Scarborough Fair is making a resurgence now in the 21st century, mostly through a variety of folk- / virtuoso- / Irish-specialist groups that are gaining popularity in the 2010s. But what is notable — I think unfortunate — is that with only a couple of exceptions, they are all based on the Simon and Garfunkel version from their 1966 album Parsley, Sage, Rosemary and Thyme. That is to say, they use the same set of lyrics and base their arrangement on Paul Simon’s version, which is engineered to be offset with the Canticle counterpoint. Scarborough Fair was once a traditional, but it’s now a Simon and Garfunkel cover.
To some degree it bothers me that the three verses of impossible tasks don’t connect the way they do in the traditional. The selected verses are the cambric shirt (without sewing), the acre of land (along the sea foam) and the reaping (with a sickle of leather), the last of which makes little sense without the sowing verse. And this would be a modest nitpick but that it is now covered that way by everyone.
The songs on Parsley, Sage, Rosemary and Thyme were based on Simon’s writing while he was in England the previous year. Scarborough Fair was a juxtaposition (a fond trick of Simon) which tells a darker story than the traditional did (even when it was about Satan trying to ensnare a clever woman). I can’t say if Simon was drawing from eighteenth century or nineteenth century tradition or was simply expressing his own modernist cynicism (which he also expresses in is other work), but they do run parallel.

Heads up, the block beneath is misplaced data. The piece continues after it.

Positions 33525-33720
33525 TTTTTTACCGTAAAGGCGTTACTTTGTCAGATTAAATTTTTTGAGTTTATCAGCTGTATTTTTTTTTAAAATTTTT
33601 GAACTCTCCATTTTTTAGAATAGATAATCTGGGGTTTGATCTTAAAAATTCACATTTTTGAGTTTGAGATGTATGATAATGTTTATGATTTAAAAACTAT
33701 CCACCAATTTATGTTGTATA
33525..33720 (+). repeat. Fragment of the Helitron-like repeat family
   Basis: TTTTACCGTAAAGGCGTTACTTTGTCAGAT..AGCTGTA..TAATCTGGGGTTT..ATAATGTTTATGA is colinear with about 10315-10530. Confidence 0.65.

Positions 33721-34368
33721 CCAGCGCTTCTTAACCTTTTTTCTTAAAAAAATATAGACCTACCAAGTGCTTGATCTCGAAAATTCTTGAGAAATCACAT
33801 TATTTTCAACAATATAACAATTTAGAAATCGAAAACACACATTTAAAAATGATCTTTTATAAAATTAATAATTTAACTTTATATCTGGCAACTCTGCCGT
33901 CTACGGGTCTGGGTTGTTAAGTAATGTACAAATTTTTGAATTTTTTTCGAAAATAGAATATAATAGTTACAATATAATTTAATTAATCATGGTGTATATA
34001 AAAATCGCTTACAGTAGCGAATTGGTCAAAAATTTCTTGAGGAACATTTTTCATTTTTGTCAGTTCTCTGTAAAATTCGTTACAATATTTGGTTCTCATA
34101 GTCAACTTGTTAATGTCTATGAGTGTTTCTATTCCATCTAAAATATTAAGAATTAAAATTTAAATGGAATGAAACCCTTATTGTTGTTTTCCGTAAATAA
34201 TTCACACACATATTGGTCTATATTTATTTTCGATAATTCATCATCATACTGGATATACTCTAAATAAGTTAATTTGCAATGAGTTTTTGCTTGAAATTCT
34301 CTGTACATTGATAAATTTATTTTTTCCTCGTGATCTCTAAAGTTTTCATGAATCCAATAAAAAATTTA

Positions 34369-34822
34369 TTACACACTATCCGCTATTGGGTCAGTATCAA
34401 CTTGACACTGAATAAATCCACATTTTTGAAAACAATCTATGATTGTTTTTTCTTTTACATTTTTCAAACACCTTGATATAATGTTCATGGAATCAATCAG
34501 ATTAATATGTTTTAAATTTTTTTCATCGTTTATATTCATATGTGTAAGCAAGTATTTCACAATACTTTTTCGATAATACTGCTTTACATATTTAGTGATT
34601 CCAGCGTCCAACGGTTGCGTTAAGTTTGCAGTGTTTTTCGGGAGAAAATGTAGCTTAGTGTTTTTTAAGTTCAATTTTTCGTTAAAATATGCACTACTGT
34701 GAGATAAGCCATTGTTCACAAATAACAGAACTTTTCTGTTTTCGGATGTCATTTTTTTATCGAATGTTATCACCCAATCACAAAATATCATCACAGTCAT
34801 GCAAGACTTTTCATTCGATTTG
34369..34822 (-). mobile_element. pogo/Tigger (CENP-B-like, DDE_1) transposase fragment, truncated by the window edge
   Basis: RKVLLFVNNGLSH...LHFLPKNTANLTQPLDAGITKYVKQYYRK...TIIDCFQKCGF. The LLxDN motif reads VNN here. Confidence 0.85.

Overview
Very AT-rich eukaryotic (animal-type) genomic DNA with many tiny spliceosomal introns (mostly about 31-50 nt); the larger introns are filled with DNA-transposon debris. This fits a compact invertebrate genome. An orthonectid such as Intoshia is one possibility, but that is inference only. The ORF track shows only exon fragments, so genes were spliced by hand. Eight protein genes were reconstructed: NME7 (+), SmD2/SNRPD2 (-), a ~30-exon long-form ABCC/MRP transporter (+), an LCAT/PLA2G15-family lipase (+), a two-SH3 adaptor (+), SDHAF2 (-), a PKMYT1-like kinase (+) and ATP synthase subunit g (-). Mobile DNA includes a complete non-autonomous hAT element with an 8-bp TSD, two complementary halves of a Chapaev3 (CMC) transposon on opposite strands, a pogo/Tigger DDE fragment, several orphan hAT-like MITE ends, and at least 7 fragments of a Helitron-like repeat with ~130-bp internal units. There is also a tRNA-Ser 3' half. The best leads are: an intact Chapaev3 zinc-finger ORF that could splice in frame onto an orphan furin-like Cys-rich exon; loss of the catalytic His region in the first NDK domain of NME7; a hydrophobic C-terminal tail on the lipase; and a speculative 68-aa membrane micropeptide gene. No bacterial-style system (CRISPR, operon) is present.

This time, the story centers on a couple, one who is at Scarborough Fair, and one who isn’t, and can’t make it. His story (the narrator) is told in the counterpoint, the Canticle:*
On the side of a hill in the deep forest green.
Tracing a sparrow on snow-crested brown.
In blankets and bedclothes, the child of the mountain
Sleeps unaware of the clarion call.
On the side of a hill a sprinkling of leaves.
Washes the grave with silvery tears.
A soldier cleans and polishes a gun.
War bellows, blazing in scarlet battalions.
Generals order their soldiers to kill.
And to fight for a cause they’ve long ago forgotten.
Across the ages, it’s always been hard to say I love you, and I would spend the rest of my life with you, but my life is doomed and I don’t want to get hurt any more than you have to be. And the a good basic interpretation of this story is that a soldier is saying goodbye before being called off to duty, and (because this is a cynical war story) to perish on the battlefield. That’s how she once was a true love of mine (but is no longer), yet will be a true love, if she only do these things that cannot be done.
I see an additional twist to it, specifically that our true-lover is not merely at Scarborough Fair, but is enjoying it. She’s thrilled to be there. Perhaps she’s shopping her socks off (and getting new socks!) and trying out a dozen or more foods and buying a few for her kitchen (Oooh lush parsley! Oooh aromatic sage!). Perhaps she imagines preparing a marvelous feast for her loverboy.
And our soldier is there, preparing to disembark to a front line somewhere and knows that a message outright, I got the notice. I ship off in two hours. Sorry. I love you. is going to ruin her day. Break her heart. Make her cry right there in the middle of Scarborough Fair.
And so he’s telling her in riddles that it wasn’t meant to be. And modestly, he hopes she won’t figure it out until after her hour of bliss.
*The Canticle lyrics are actually a revision of one of Simon’s previous pieces, The Side Of a Hill which tells a less vague story that has influenced my interpretation Scarborough Fair / Canticle. Listen with caution.